DENNYSVILLE, Maine — It was clear Monday night that unfamiliarity with school budget laws and process confused many voters at a special town meeting on the AOS 77 proposed budget.
Forty voters took an hour and a half to approve the first 13 articles, which were all required costs under state law. Five of those articles appropriated zero funds. Residents, however, questioned several items that usually are discussed at budget hearings. In the end, however, voters passed all but one of 19 articles. The final budget tally represented a decrease of $61,654 in school costs over last year.
One article, to replace school board member Brenda Seavey, was tabled until next March as she has decided to remain on the board until then.
Last year, the budget for Dennysville’s 53.5 students was $640,930. (The half accounts for a student or students who moved in or out of the community during the school year.)
Dennysville does not have its own school and instead sends its students to Pembroke Elementary School, Edmunds Consolidated School, Washington Academy in East Machias, Shead High School in Eastport and Cobscook Community Learning Center in Trescott.
This year’s expenditures totaled $579,276. Kathryn Mahar of AOS 77 explained that several factors affected the bottom line, including a lower student enrollment, a larger amount taken from surplus funds, a larger Medicaid reimbursement, an increased state valuation, $76,979 less in state subsidy, and $61,000 in cuts made by the school board.
Areas that decreased in cost were regular education, special education and system administration.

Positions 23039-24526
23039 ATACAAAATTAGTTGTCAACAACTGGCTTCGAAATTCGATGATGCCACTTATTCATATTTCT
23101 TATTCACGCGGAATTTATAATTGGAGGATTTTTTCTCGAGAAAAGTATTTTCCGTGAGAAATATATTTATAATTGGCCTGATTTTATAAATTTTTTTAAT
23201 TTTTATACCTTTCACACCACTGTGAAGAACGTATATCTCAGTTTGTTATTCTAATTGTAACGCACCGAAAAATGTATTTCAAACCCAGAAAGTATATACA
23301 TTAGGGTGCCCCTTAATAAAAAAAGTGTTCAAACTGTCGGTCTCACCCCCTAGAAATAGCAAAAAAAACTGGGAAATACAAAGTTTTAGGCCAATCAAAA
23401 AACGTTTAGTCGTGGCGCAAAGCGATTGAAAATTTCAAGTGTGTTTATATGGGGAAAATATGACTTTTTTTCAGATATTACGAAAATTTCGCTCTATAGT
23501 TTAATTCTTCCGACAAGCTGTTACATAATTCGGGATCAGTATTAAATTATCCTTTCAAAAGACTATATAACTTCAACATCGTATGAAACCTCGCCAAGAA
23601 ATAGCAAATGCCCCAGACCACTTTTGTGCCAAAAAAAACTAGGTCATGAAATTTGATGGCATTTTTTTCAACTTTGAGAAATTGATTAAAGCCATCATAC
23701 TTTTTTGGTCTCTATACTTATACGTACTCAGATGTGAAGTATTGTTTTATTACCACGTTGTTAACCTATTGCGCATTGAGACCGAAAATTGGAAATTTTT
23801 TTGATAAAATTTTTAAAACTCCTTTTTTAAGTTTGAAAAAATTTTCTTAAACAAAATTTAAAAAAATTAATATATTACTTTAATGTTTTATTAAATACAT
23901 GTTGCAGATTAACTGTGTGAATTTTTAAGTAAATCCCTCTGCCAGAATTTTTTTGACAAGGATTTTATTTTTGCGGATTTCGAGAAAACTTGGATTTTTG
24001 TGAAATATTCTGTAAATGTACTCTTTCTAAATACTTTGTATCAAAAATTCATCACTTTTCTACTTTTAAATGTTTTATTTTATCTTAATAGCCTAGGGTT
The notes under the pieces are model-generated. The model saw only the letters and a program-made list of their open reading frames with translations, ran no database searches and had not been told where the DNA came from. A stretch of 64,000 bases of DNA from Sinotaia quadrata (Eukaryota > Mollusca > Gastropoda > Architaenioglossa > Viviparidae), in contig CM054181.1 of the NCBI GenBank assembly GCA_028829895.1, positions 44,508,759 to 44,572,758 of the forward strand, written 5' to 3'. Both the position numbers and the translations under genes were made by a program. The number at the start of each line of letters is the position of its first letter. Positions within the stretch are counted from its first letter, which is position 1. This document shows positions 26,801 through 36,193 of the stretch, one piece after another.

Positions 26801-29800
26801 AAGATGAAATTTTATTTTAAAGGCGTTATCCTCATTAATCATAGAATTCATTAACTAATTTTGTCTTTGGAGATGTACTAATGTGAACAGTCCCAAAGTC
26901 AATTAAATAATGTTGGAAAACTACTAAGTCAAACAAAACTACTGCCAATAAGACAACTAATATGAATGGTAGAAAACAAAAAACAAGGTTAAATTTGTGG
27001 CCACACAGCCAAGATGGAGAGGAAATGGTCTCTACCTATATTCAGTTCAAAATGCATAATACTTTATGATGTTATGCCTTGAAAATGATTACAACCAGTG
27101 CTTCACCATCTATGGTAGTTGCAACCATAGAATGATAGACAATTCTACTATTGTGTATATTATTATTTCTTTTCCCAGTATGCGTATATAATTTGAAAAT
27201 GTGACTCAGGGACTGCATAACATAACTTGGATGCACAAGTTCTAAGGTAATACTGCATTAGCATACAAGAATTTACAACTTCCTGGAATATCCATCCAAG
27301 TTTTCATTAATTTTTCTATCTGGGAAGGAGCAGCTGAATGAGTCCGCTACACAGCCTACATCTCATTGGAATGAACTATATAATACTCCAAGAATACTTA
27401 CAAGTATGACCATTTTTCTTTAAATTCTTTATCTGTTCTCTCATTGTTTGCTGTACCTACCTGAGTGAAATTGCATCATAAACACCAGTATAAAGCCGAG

One budget practice was particularly criticized by voters. Each year, the AOS 77 board includes extra students in its tuition estimates to hedge against students moving into town during the school year. Traditionally, two students at each school are phantoms — they do not exist but are counted toward overall tuition costs. Each students’ tuition is estimated at $7,066. Some voters wanted to cut that amount in half, feeling they were raising taxes unnecessarily. Others felt it was a “pay now or pay later” scenario that didn’t require changing.
Mahar explained that some years the town went well over that built-in buffer, adding five or more students. This year’s enrollment is estimated at 47.5 students. She said that any funding leftover in the tuition account is used to lower the town’s share the following year.
Voters also approved leasing the Lincoln Memorial Library to the library trustees for $1 so the group can seek grants as a non-profit entity. The building has a very active children’s program, Selectman William Attick explained, but not enough room or a bathroom. Grants will be sought for an expansion and bathroom facilities.
Voters amended the proposed lease from 40 years to 15 years.
They also approved taking $3,371.46 from the town’s fire alarm account to help the Dennysville Fire Department purchase 7 defibrillators for use at local schools, offices and to keep on one of the fire engines. Residents also OK’d using $3,300 left over from the bicentennial fund to reimburse the general fund for paving Foster Lane.